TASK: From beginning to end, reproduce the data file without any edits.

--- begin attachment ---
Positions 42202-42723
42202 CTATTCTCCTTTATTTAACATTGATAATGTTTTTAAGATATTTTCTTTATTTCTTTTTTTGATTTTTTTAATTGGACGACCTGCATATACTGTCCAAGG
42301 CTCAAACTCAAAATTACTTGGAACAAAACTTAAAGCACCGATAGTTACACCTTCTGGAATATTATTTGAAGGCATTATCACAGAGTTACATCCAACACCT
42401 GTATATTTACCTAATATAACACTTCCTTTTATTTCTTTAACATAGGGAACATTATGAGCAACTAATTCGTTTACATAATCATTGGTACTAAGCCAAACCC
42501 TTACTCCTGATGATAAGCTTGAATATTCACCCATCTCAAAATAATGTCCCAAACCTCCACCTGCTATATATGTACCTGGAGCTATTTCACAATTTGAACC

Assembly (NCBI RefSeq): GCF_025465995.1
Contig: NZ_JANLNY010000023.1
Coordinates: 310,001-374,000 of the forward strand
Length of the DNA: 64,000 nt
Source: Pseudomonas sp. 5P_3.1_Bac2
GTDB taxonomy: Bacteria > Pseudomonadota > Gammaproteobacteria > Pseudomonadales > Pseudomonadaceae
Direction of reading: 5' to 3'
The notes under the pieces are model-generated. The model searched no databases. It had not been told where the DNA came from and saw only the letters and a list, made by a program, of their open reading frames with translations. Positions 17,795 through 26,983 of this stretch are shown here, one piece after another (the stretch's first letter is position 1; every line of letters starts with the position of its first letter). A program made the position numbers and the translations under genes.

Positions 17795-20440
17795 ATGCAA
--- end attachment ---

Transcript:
Positions 42202-42723
42202 CTATTCTCCTTTATTTAACATTGATAATGTTTTTAAGATATTTTCTTTATTTCTTTTTTTGATTTTTTTAATTGGACGACCTGCATATACTGTCCAAGG
42301 CTCAAACTCAAAATTACTTGGAACAAAACTTAAAGCACCGATAGTTACACCTTCTGGAATATTATTTGAAGGCATTATCACAGAGTTACATCCAACACCT
42401 GTATATTTACCTAATATAACACTTCCTTTTATTTCTTTAACATAGGGAACATTATGAGCAACTAATTCGTTTACATAATCATTGGTACTAAGCCAAACCC
42501 TTACTCCTGATGATAAGCTTGAATATTCACCCATCTCAAAATAATGTCCCAAACCTCCACCTGCTATATATGTACCTGGAGCTATTTCACAATTTGAACC

Assembly (NCBI RefSeq): GCF_025465995.1
Contig: NZ_JANLNY010000023.1
Coordinates: 310,001-374,000 of the forward strand
Length of the DNA: 64,000 nt
Source: Pseudomonas sp. 5P_3.1_Bac2
GTDB taxonomy: Bacteria > Pseudomonadota > Gammaproteobacteria > Pseudomonadales > Pseudomonadaceae
Direction of reading: 5' to 3'
The notes under the pieces are model-generated. The model searched no databases. It had not been told where the DNA came from and saw only the letters and a list, made by a program, of their open reading frames with translations. Positions 17,795 through 26,983 of this stretch are shown here, one piece after another (the stretch's first letter is position 1; every line of letters starts with the position of its first letter). A program made the position numbers and the translations under genes.

Positions 17795-20440
17795 ATGCAA